ISLG Executive Director Michael Jacobson is leading a panel at the Eastern Sociological Society annual meeting on Friday about the future of mass incarceration. He will be joined by Columbia University Assistant Professor Carla Shedd and Professor and Provost at Rutgers University-Newark Todd Clear.
Prior to joining CUNY in May 2013 to help create the Institute for State and Local Government, Jacobson was president of the Vera Institute of Justice for eight years. He is the author of Downsizing Prisons: How to Reduce Crime and End Mass Incarceration (New York University Press 2005). He was New York City Correction Commissioner from 1995 to 1998 and New York City Probation Commissioner from 1992 to 1996. Holding a PhD in sociology, he was a professor at John Jay College of Criminal Justice and the Graduate Center of CUNY from 1998 to 2005.
Shedd’s research and teaching interests focus on crime and criminal justice; race and ethnicity; law and society; social inequality; and urban sociology. Her first book, Unequal City: Race, Schools, and Perceptions of Injustice (Russell Sage, Fall 2015) focuses on the city of Chicago and examines the two institutions that prominently shape the lives of urban youth: the public school system and the criminal justice system. It also highlights the racially stratified social and physical terrain youth traverse between home and school. Shedd’s exploration of the “carceral continuum” is extended in her new research capturing and analyzing the myriad legal and extra-legal attributes that impact juvenile justice processing and dispositions in New York City. Shedd has been published in various academic journals and edited book volumes.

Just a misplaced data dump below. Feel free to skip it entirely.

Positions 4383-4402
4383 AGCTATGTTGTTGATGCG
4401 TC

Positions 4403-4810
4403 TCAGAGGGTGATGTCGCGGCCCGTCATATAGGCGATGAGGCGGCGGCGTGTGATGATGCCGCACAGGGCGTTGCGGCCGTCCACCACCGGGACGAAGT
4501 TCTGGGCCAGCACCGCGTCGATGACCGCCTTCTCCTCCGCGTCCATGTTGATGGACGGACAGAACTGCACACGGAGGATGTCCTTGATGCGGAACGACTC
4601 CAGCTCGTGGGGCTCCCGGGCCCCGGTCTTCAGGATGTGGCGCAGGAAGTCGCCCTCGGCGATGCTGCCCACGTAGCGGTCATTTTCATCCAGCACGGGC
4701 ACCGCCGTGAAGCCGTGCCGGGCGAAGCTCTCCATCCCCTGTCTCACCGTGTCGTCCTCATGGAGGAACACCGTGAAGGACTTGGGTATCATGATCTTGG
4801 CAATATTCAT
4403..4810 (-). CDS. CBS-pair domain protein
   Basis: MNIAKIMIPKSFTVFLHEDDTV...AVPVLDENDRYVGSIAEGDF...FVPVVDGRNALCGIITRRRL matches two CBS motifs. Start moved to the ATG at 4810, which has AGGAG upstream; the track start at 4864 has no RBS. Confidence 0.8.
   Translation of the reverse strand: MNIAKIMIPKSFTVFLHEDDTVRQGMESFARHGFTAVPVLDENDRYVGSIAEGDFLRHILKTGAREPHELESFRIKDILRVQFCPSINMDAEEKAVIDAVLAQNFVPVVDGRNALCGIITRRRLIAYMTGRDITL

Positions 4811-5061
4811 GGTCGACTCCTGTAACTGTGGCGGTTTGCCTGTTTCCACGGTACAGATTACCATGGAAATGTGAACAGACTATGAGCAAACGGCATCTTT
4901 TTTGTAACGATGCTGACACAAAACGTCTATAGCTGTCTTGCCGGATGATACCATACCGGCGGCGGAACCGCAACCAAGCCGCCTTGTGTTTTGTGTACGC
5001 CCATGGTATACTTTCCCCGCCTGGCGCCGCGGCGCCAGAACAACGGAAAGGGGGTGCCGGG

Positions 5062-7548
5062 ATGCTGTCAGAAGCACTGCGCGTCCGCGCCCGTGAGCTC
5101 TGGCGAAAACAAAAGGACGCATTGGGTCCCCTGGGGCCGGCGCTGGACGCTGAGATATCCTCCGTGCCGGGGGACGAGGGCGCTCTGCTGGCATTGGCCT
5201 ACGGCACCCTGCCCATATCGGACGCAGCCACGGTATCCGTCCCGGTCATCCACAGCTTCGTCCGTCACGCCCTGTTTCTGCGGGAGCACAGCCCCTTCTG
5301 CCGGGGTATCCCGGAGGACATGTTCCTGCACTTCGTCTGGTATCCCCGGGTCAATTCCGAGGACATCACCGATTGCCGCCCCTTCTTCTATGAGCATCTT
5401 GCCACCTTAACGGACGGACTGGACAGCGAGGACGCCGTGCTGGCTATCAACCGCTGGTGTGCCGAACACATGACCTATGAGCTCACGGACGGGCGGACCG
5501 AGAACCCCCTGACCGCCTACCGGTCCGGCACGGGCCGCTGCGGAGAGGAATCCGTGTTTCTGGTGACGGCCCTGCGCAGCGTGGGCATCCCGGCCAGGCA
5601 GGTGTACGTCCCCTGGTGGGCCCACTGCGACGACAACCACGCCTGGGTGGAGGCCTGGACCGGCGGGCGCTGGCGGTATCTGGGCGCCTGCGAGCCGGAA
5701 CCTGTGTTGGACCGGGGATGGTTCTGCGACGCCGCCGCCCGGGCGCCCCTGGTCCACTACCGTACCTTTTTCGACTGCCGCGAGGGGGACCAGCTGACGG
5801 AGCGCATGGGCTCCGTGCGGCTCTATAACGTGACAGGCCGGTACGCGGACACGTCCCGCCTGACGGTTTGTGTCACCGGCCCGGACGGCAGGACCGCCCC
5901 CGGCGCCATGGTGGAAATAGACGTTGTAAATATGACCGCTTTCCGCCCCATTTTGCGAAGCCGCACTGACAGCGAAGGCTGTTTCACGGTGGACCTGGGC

Clear has held professorships at Ball State University, Florida State University (where he was also Associate Dean of the School of Criminology and Criminal Justice), and John Jay College of Criminal Justice (where he held the rank of Distinguished Professor). He has authored 13 books and over 100 articles and book chapters. His most recent book is The Punishment Imperative, by NYU Press. Clear has also written on community justice, correctional classification, prediction methods in correctional programming, community-based correctional methods, intermediate sanctions, and sentencing policy. He is currently involved in studies of the criminological implications of “place,” and the economics of justice reinvestment.